PLEASE review the talking points below, and then call any of these State Representatives on the House Energy Policy Committee and tell them to vote in support of renewable energy and efficiency:
Rep. Aric Nesbitt (R-Lawton) Committee Chair, (517) 373-0839
Rep. Gary Glenn (R-Midland) Majority Vice-Chair, (517)373-1791
Rep. Bill LaVoy (D-Monroe) Minority Vice-Chair (517) 373-1530
Rep. Wendell Byrd (D-Detroit) (517) 373-0144
Rep. LaTanya Garrett (D-Detroit) (517) 373-2276
Rep. Derek Miller (D-Warren) (517) 373-1772
Rep. Julie Plawecki (D-Dearborn Heights) (517) 373-0849
Rep. Robert Kosowski (D-Westland) (517) 373-2576
Rep. Jason Sheppard (R-Clayton) (517) 373-2617
Rep. Michael Webber (R-Rochester Hills) (517) 373-1773
Rep. Marilyn Lane (D-Fraser) (517) 373-0159
Rep. Bradford Jacobsen (R-Oxford) (517) 373-1798
Rep. Peter Lucido (R-Shelby Twp) (517) 373-0843
Rep. Tom Barrett (R-Grand Ledge) (517) 373-0853
Rep. Brett Roberts (R-Clark Lake) (517) 373-1775
Rep. Rick Outman (R-Six Lakes) (517) 373-0834
Rep. Holly Hughes (R-Montague) (517) 373-3436
Rep. David Maturen (R-Marshall) (517) 373-1787
Rep. Scott Dianda (D-Calumet) (517) 373-0850
Rep. John Kivela (D-Marquette) (517) 373-0498
Rep. Ed McBroom (R-Vulcan) (517) 373-0156
Rep. Peter Pettalia (R-Presque Isle) (517) 373-0833
Rep. Triston Cole (R-Kewadin) (517) 373-0829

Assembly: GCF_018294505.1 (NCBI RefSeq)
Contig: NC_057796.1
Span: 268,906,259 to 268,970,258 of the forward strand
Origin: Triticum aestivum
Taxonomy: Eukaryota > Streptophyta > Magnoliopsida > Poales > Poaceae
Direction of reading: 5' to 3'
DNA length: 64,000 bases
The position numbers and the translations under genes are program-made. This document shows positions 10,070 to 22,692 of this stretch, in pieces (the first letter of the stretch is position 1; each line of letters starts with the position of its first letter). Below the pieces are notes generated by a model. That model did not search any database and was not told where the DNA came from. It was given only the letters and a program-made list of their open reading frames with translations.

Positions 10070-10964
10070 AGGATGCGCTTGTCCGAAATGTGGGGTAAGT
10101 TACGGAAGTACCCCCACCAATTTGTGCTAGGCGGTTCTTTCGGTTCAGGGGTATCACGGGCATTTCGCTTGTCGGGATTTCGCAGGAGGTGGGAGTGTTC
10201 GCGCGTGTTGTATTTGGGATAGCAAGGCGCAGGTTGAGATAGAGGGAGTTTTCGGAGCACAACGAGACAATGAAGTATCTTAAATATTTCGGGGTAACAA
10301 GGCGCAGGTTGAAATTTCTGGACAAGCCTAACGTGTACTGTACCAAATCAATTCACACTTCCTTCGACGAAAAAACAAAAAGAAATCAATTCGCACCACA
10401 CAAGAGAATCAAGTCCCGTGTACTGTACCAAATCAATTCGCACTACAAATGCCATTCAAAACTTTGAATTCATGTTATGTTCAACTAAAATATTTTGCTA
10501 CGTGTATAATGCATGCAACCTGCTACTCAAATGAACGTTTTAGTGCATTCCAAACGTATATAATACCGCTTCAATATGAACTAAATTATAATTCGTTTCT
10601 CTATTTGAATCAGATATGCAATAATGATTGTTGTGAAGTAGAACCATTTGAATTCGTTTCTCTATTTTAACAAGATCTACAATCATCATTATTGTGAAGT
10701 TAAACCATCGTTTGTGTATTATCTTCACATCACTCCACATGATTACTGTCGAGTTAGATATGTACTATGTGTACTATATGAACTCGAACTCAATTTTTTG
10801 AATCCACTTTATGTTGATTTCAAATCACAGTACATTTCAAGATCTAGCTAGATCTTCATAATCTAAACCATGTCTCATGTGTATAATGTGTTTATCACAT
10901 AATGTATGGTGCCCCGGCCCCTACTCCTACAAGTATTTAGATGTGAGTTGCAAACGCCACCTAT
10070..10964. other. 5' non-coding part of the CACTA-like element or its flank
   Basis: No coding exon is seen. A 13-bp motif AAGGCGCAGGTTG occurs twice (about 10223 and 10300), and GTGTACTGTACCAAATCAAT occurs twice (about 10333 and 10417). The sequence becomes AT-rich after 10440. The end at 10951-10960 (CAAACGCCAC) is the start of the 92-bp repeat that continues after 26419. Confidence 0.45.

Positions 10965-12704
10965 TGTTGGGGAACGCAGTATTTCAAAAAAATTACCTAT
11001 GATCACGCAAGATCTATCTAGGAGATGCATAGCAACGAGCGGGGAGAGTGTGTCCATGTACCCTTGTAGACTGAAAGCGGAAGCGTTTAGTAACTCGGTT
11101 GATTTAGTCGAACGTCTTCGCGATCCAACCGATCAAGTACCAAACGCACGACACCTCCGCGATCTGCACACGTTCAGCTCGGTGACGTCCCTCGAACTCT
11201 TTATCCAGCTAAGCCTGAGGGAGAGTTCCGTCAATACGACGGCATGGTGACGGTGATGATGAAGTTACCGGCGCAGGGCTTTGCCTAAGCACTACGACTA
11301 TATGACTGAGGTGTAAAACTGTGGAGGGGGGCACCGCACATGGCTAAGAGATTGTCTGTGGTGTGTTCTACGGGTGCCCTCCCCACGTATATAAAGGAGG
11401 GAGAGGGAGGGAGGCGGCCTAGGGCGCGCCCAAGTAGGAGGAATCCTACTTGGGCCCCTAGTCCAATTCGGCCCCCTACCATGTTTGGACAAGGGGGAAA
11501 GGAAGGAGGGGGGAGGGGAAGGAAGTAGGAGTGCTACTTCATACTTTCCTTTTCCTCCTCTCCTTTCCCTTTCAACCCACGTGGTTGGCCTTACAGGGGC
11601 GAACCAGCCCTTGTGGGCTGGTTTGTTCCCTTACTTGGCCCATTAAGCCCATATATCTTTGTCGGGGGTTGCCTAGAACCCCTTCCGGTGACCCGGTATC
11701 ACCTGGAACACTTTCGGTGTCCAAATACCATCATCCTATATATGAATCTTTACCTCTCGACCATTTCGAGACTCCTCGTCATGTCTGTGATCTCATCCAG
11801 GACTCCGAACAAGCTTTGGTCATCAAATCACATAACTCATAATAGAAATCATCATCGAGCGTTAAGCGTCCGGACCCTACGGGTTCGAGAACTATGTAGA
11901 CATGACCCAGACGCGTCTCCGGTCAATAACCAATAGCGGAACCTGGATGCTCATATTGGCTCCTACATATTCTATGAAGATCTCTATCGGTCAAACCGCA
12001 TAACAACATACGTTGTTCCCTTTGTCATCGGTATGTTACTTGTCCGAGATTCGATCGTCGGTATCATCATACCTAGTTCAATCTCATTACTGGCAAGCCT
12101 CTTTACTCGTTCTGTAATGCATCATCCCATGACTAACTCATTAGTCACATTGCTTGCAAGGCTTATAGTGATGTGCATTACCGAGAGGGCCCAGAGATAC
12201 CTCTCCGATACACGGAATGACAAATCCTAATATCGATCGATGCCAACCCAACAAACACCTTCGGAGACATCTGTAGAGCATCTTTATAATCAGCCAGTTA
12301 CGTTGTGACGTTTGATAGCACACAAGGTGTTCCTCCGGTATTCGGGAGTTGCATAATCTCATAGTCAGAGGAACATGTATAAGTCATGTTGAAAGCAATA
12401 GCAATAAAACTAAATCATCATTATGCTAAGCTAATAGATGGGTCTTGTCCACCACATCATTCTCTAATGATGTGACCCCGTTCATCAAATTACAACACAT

Please share this link with anyone who might be willing to help!
Legislative & Political Director
Sierra Club Michigan Chapter
109 E. Grand River Ave.
Lansing, MI 48906
Office: (517) 484-2372 Ext. 13
Cell: (248) 345-9808
Sierra Club's Clean Energy Talking Points
· In 2008, the Michigan Legislature passed the Clean, Renewable, and Efficient Energy Act (Public Act 295).
o The law put in place a Renewable Energy Standard (RES) that requires Michigan’s utility companies to generate 10% of their electricity from clean and renewable sources by 2015.
o The law also created an Energy Efficiency Program which requires Michigan’s utility companies to help their customers use energy more efficiently by 1% every year.
· PA 295 of 2008 has been a success, but we need to do more.
o Utility companies in Michigan are on track to meet the 10% goal. Despite that success, most utilities have made it clear they will do nothing more than they are required to, even though renewable energy is cheaper and cleaner than fossil fuel options. Without a more aggressive renewable standard, progress toward clean energy in Michigan will come to a standstill at the end of 2015.
o Since 2008 we’ve seen a dramatic reduction in the cost of renewable energy, with the latest wind energy contracts coming in at less than half the cost of new coal and comparable to natural gas.1
o Michigan’s Energy Efficiency program has provided the cheapest source of new power (over 6 times cheaper than coal) by shaving off demand for energy. For every $1 invested in energy efficiency, customers are saving more than $3.55.2
o However, a spending cap in the 2008 law on the energy efficiency program prevents utilities from meeting their full customers’ demand.
o According to the Michigan Public Service Commission’s (MPSC) 2013 report, Michigan could achieve a RES of 30%, given the resources we have in the state today.1
· Increasing Michigan’s use of renewable energy and energy efficiency will create jobs, spark investment and launch new businesses in our state.